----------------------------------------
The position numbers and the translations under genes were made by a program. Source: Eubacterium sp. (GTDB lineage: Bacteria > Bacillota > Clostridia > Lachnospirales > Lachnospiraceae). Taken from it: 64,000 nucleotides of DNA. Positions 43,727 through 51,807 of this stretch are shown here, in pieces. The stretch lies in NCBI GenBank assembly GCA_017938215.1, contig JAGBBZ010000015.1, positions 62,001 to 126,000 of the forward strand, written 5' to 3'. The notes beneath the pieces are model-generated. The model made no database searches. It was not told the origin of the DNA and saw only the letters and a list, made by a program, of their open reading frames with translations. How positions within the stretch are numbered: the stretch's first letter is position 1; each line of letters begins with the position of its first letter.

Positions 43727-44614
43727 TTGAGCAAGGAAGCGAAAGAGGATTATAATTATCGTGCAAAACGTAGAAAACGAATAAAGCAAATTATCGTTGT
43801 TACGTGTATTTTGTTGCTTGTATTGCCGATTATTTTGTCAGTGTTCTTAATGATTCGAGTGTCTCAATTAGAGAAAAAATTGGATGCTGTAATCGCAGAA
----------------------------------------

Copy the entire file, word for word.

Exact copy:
The position numbers and the translations under genes were made by a program. Source: Eubacterium sp. (GTDB lineage: Bacteria > Bacillota > Clostridia > Lachnospirales > Lachnospiraceae). Taken from it: 64,000 nucleotides of DNA. Positions 43,727 through 51,807 of this stretch are shown here, in pieces. The stretch lies in NCBI GenBank assembly GCA_017938215.1, contig JAGBBZ010000015.1, positions 62,001 to 126,000 of the forward strand, written 5' to 3'. The notes beneath the pieces are model-generated. The model made no database searches. It was not told the origin of the DNA and saw only the letters and a list, made by a program, of their open reading frames with translations. How positions within the stretch are numbered: the stretch's first letter is position 1; each line of letters begins with the position of its first letter.

Positions 43727-44614
43727 TTGAGCAAGGAAGCGAAAGAGGATTATAATTATCGTGCAAAACGTAGAAAACGAATAAAGCAAATTATCGTTGT
43801 TACGTGTATTTTGTTGCTTGTATTGCCGATTATTTTGTCAGTGTTCTTAATGATTCGAGTGTCTCAATTAGAGAAAAAATTGGATGCTGTAATCGCAGAA